Read on: Deadline.

Juno Temple (Vinyl, The Dark Knight Rises) and Janelle Monae (Hidden Figures, Moonlight) are set for lead roles in an episode of Philip K. Dick’s Electric Dreams sci-fi anthology series from Ronald D. Moore, Michael Dinner, Bryan Cranston and Sony Pictures TV.
The show, based on short stories by the award-winning novelist, was commissioned by Channel 4, who will air the series later this year in the UK. It will launch on Amazon Prime in the U.S.
Temple and Monae will lead…

Janelle Monae, Juno Temple Join ‘Philip K Dick’s Electric Dreams’ Series

Read on: TheWrapTheWrap.

More big names are on board to help tell the stories of Philip K. Dick.

Sony Television announced Wednesday that Janelle Monae and Juno Temple have joined the cast of “Philip K. Dick’s Electric Dreams,” a 10-episode sci-fi anthology series that will adapt a number of the renowned author’s short stories.

Both actresses will star in the “Autofac” episode, which features a world where human civilization is in shambles. Despite society and the world as we know it having collapsed, a massive, automatic product-manufacturing factory continues to operate according to the principles of consumerism — humans consume products to be happy, and in order to consume continuously, they must be denied freedom of choice and free will. When a small band of rebels decide to shut down the factory, they discover they may actually be the perfect consumers after all.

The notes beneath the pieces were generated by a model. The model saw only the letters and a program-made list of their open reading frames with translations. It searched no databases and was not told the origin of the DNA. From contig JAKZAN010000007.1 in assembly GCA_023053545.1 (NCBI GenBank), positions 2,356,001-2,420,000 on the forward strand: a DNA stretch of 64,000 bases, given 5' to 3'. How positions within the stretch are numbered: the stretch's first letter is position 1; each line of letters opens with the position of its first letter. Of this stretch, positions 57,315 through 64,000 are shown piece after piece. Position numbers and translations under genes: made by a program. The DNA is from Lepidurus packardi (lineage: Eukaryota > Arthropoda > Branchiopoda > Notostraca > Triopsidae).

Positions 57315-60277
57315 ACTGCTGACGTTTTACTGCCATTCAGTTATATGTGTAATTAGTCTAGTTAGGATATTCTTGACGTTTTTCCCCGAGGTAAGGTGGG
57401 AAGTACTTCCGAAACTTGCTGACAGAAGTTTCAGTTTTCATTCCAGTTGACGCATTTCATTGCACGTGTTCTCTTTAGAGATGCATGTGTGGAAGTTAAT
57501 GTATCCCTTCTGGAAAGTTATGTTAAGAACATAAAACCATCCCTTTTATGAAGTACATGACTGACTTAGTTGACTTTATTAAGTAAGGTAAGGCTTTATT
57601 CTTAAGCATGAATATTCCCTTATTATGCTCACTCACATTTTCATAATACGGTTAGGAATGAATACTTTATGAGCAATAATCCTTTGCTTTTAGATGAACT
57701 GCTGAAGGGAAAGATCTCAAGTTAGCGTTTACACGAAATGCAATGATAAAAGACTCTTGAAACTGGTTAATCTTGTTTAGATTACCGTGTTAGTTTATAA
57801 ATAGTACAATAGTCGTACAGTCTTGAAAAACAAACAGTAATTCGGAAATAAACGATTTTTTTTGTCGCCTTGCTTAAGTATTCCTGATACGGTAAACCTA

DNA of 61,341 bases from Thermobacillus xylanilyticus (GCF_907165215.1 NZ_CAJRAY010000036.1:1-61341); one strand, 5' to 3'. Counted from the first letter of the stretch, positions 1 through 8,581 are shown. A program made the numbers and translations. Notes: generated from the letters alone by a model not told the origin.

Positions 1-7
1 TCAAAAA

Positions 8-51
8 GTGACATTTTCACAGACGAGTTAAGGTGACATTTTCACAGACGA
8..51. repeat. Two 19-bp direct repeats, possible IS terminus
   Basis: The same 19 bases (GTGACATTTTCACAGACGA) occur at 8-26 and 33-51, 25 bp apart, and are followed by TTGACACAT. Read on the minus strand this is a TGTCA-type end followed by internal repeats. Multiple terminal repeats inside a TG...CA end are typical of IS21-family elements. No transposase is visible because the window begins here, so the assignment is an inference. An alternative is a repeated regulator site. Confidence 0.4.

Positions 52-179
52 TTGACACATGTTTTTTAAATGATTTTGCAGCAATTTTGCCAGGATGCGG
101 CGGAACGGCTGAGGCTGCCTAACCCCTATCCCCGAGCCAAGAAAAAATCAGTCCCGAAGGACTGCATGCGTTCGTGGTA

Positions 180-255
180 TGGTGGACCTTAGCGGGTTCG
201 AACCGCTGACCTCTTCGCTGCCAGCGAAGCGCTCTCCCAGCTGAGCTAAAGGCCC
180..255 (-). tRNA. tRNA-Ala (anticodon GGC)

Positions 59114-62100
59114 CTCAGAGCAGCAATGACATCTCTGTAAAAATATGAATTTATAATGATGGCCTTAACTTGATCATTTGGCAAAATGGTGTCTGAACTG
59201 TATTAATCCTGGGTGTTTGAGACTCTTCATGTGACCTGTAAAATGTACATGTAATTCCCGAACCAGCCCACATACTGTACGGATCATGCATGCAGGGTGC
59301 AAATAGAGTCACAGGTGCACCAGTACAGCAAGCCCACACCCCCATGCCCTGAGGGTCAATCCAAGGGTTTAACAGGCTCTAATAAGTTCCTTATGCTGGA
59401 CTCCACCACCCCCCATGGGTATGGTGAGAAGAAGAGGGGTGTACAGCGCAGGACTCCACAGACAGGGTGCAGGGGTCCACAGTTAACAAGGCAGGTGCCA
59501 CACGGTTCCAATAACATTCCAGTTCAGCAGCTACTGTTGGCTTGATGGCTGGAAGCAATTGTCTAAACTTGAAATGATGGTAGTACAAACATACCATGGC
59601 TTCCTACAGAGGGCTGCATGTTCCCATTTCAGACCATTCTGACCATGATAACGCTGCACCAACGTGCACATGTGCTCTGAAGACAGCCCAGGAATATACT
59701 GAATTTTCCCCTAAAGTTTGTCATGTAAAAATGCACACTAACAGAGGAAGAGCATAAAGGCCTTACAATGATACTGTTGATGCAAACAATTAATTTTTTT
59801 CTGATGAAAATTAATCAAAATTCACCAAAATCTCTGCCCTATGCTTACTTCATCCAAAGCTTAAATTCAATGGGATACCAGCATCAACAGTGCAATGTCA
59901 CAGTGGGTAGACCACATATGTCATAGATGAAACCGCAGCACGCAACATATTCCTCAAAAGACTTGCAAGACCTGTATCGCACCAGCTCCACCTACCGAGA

Also Read: ‘The Man in the High Castle’ Review: Amazon’s Alternate-History Thriller Is a Beautiful Nightmare

Monae, who recently starred in “Hidden Figures” and “Moonlight,” will play Alexis, an Autofac representative. Temple, who recently appeared on “Vinyl,” will play Emily, one of the rebels.

Sony also announced that Jay Paulson (“Mad Men”) and David Lyons (“Revolution”) will appear in the episode, but didn’t disclose their parts.

Travis Beacham, co-writer of “Pacific Rim,” will write the episode and Peter Horton (“Grey’s Anatomy”) will direct.

The series has cast a number of big-name actors for its other installments, including Steve Buscemi, Greg Kinnear, Anna Paquin, Terrence Howard, Richard Madde and Vera Farmiga. Bryan Cranston, who is an executive producer on the series, also stars.

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Other writers signed on include Ronald D. Moore (“Battlestar Galactica”), Michael Dinner (“Justified”), Tony Grisoni (“Fear and Loathing in Las Vegas”), Jack Thorne (“National Treasure”), Matthew Graham (“Life on Mars”), David Farr (“The Night Manager”) and Dee Rees (“Mudbound”).

“Electric Dreams” will air later this year in the U.K. on Channel 4 before being available on Amazon Prime.

This is the second Dick property to land with a premiere on Amazon Prime. The first, “Man in the High Castle,” was renewed for a third season.